Foreigners join hands to fight COVID-19 in Vietnam

        Nnadozie Uzor Nadis, a Nigerian YouTuber based in Ho Chi Minh City, points at a COVID-19 poster in this                                                                               supplied photo.
While watching from afar as their own countries struggle to battle the raging COVID-19 epidemic, foreigners living in Vietnam are doing their part to help keep the virus at bay in their adopted home.
Rafael Masters, a British national who has been living in Vietnam for nearly 11 years, is a co-founder of Vulcan Augmetics, a start-up that produces affordable prosthetics so that amputees in developing countries can participate in the workforce.
Now, as the COVID-19 pandemic devastates countries around the world, Masters is using Vulcan Augmetics as a platform to connect 3D creators and designers with healthcare professionals in Vietnam in order to collaborate on the production of much-needed medical equipment for local hospitals.
“I am from England, which gives me a lot of motivation to try and help Vietnam,” Masters explained.
“I look at what’s happening in my country now, where we have no plan, where the hospitals are having huge problems, where they do not have an effective system to help, where people are dying by the hundreds, and I do not want that to happen in Vietnam.”
Masters and his team are taking the West’s lack of preparedness and using it as a lesson on how not to handle a pandemic.
“They were not ready. The virus hit and it took them weeks to get organized,” he said. “We can’t start to organize after people are dying.”
To do this, Vulcan Augmetics is building a library filled with digital designs of medical equipment so that 3D printmakers can create supplies for doctors and nurses on the front lines.
The library also includes digital plans of replacement parts for medical devices to ensure hospitals are able to quickly access spare parts for broken equipment.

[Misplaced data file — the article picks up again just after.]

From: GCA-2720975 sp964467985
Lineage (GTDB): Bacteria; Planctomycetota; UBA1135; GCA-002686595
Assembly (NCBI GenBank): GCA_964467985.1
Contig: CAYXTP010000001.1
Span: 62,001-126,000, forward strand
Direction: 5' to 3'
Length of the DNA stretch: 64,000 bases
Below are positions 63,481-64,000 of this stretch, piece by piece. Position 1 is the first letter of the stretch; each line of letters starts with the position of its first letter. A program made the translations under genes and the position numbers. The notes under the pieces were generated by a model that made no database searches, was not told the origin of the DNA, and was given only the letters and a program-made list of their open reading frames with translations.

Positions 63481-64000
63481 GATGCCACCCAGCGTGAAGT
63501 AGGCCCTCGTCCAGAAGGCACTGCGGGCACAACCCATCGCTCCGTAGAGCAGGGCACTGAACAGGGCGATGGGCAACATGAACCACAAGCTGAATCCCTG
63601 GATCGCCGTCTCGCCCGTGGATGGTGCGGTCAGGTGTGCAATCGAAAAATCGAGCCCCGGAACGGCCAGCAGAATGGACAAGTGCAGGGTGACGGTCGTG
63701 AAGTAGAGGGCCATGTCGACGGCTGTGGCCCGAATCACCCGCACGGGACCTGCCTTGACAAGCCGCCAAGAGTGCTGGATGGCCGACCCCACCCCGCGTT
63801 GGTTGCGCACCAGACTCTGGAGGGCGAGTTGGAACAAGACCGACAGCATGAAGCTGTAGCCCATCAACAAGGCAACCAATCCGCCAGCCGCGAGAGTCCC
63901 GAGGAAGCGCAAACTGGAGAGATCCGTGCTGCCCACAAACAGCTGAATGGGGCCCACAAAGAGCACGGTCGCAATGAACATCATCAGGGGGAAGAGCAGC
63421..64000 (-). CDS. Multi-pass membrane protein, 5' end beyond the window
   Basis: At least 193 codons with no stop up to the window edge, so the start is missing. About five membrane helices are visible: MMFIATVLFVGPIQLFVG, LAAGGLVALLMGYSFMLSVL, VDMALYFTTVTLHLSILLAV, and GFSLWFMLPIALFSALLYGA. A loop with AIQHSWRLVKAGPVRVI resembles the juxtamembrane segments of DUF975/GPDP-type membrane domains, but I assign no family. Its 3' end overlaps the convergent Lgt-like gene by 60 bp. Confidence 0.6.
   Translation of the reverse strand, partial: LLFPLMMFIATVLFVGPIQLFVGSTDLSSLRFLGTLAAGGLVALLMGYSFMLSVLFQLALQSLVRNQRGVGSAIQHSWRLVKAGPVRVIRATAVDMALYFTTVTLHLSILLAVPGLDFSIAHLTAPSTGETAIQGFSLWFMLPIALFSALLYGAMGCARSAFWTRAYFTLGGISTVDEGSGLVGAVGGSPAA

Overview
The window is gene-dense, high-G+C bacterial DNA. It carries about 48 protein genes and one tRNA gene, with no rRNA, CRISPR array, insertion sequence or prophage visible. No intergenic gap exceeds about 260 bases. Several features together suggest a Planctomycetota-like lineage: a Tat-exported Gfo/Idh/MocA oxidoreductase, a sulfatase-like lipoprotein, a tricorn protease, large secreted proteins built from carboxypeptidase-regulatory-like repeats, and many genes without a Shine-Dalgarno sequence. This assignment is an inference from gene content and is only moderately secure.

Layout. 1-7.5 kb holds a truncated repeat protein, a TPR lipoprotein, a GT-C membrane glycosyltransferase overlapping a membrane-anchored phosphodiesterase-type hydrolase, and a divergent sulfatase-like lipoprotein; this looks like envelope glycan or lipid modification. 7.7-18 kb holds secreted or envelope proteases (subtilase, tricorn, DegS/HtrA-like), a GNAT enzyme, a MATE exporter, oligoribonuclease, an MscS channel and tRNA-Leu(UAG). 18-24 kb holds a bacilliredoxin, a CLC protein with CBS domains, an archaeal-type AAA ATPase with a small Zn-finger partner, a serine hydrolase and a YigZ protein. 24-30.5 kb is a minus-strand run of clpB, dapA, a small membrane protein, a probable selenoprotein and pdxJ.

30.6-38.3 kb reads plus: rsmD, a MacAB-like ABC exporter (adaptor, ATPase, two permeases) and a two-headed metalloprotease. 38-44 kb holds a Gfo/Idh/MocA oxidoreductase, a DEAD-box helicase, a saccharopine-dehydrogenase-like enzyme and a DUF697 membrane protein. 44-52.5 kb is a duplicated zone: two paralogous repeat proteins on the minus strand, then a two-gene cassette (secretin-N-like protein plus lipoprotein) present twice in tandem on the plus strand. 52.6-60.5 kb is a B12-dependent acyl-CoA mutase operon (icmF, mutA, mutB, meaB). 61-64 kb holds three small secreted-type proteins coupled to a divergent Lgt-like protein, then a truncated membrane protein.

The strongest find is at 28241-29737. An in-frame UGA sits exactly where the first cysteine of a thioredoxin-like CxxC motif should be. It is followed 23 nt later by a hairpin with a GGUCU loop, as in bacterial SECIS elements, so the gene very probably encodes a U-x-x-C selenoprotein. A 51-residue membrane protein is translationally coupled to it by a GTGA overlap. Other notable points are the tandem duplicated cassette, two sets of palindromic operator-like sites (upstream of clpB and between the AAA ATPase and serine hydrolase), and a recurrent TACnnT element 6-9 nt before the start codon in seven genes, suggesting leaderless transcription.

If Vietnam continues to keep the virus’s spread under control, Masters plans to make sure any surplus medical supplies produced via his platform are donated to countries in need.
Free online classes and masks
Ben Betterby, an American stand-up comedian who lives in Ho Chi Minh City, has spent the last few weeks following the government’s orders on social distancing, but rather than spend his time alone, he’s spending it with his Vietnamese friends and fans who join him on the Internet for free English lessons.
“There are no conditions for joining. [My students] just need to say ‘hi’ and be willing to learn. This is a great opportunity for Vietnamese pupils and students to become confident and comfortable with e-learning,” Betterby said.
Before the government requested that all residents refrain from leaving their houses, Nigerian YouTuber Nnadozie Uzor Nadis could be found on the streets of Ho Chi Minh City offering free facemasks to unprotected passersby. 
“I told my friends to let me know if they knew anyone who needed facemasks. I didn’t care about the price,” Nadis said.

“Helping others and making them feel safe is just the right thing to do.”
Nadis was able to scrounge up nearly 500 masks to give away and enlisted a group of Vietnamese volunteers to help pass them out.
While many of the people they approached were too shy to take a mask, the group continued until all their facemasks had been donated.
Shyness should not get in the way of public health, Nadis said.
Nadis has been living in Vietnam for ten years and considers it his second home.
To protect that home, Nadis uses his YouTube channel to inform his following on the importance of washing hands, wearing masks in public, and donating to the government’s COVID-19 prevention efforts.
 “If you are not at home, please wear a mask. Even if you aren’t scared of the virus, you could still pass it on to someone else,” Nadis said. 
“You might not even know you got it and wind up indirectly killing somebody. This virus does not know nationality. It doesn’t care if you’re white or black or green or yellow,” he added.
“Some young people think it’s not going to affect them, but trust me, just from statistics, a lot of young people do get it and also die from it. If you think you’re safe, you’re not.”

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